Correct me if I’m wrong, but that shock is not really in a double sheer when the shock itself is mounted on both sides of a center tab. It’s more balanced between a tab in the middle? In theory could the shock bolt be trying to rocking like a teeter totter in the middle tab? Also does that lower shock eyelet look like cast steel vs aluminum?
 

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michael.gonzalez

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It's all about column buckling.
That fork is susceptible to failure due to buckling. It really should be a forged piece at minimum with lots of material in the right spots.

Better material choice and better FEA-led design would improve it certainly.
 

Mxrider909

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the brenthals & kibbitech use this type of shock set up on their trailing arms, I can't imagine the forces those see is anything less than this new front terms of it not being in double sheer and what not. It does look like they might need to go back to the drawing board as far as material for that clevis though.. At least if the speculation about where the shock broke is true.
 

michael.gonzalez

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the brenthals & kibbitech use this type of shock set up on their trailing arms
Correct.

The design is not inherently bad. It just REQUIRES proper material choice and material placement.

It's not WHAT they did, it's HOW they did it...
 

10 shot

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the brenthals & kibbitech use this type of shock set up on their trailing arms, I can't imagine the forces those see is anything less than this new front terms of it not being in double sheer and what not. It does look like they might need to go back to the drawing board as far as material for that clevis though.. At least if the speculation about where the shock broke is true.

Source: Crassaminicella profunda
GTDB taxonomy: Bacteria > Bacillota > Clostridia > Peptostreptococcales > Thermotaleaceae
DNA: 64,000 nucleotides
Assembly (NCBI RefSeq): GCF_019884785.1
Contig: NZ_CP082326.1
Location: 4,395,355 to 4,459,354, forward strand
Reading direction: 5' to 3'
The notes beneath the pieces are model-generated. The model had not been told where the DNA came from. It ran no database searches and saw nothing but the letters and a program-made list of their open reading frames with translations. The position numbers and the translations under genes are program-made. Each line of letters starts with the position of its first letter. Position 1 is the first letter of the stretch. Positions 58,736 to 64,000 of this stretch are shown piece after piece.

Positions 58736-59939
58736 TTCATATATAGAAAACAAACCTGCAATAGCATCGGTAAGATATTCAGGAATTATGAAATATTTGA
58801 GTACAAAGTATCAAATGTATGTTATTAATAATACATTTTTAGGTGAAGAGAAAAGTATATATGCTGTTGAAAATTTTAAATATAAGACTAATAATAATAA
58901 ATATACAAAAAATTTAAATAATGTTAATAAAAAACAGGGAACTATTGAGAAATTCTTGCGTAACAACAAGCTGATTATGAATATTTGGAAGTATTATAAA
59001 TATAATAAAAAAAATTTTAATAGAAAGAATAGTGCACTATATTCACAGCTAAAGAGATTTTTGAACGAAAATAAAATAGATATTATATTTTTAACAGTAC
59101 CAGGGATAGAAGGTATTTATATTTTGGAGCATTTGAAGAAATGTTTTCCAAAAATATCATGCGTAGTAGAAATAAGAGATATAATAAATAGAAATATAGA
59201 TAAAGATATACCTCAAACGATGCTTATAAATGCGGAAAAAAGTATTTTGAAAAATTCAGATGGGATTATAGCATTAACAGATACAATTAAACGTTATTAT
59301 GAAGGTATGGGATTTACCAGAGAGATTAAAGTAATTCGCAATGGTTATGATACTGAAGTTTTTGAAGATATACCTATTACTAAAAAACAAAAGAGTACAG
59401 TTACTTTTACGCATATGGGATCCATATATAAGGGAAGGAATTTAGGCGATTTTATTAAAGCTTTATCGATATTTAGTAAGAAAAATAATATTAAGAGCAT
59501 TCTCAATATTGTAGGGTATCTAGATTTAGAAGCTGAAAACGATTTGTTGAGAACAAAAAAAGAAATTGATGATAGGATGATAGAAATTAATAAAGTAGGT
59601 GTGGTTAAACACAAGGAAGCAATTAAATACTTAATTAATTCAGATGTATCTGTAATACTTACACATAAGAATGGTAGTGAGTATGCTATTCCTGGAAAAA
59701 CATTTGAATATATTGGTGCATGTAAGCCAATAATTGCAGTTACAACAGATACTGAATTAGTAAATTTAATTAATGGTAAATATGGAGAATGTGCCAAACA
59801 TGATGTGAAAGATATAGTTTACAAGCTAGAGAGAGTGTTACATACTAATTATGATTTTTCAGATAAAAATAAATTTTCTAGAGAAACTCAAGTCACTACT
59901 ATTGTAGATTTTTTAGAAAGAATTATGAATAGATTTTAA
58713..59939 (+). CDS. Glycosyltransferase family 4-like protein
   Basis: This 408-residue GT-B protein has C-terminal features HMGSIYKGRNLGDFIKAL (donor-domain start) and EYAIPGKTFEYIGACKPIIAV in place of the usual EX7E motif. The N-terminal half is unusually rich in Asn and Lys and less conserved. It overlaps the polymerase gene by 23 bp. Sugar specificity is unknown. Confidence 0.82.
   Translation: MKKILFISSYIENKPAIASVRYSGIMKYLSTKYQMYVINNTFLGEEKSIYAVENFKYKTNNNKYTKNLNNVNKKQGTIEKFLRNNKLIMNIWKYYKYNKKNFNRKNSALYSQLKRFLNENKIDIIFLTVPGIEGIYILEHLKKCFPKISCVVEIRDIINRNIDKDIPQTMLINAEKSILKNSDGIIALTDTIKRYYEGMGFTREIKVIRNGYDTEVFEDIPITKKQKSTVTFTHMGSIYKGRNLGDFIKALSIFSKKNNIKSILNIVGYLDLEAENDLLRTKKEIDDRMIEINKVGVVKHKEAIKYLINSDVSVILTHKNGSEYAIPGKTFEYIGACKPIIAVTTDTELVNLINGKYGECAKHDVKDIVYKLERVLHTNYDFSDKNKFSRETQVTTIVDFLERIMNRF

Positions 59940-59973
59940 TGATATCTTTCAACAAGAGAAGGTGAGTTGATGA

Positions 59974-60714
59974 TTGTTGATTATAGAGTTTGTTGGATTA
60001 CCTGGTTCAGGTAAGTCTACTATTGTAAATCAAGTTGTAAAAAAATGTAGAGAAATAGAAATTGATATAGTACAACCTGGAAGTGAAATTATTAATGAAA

That's the thing ppl don't really know what part of the shock broke but assuming it was the Clevis that did.
 

10 shot

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Hence why we are asking for pictures so the RDC R&D team can make a full and thorough assessment .
Lol not sure you will get any pictures of that . No way Polaris or a sponsor driver or any sxs company will release a picture of a part failure on a pre production unit. Ask robby to show a pic of the exact parts that are failing on the speed car motor. Not happening and why would you. Pretty sure they will get it handled without the rdc crew! Lol
 

NIKAL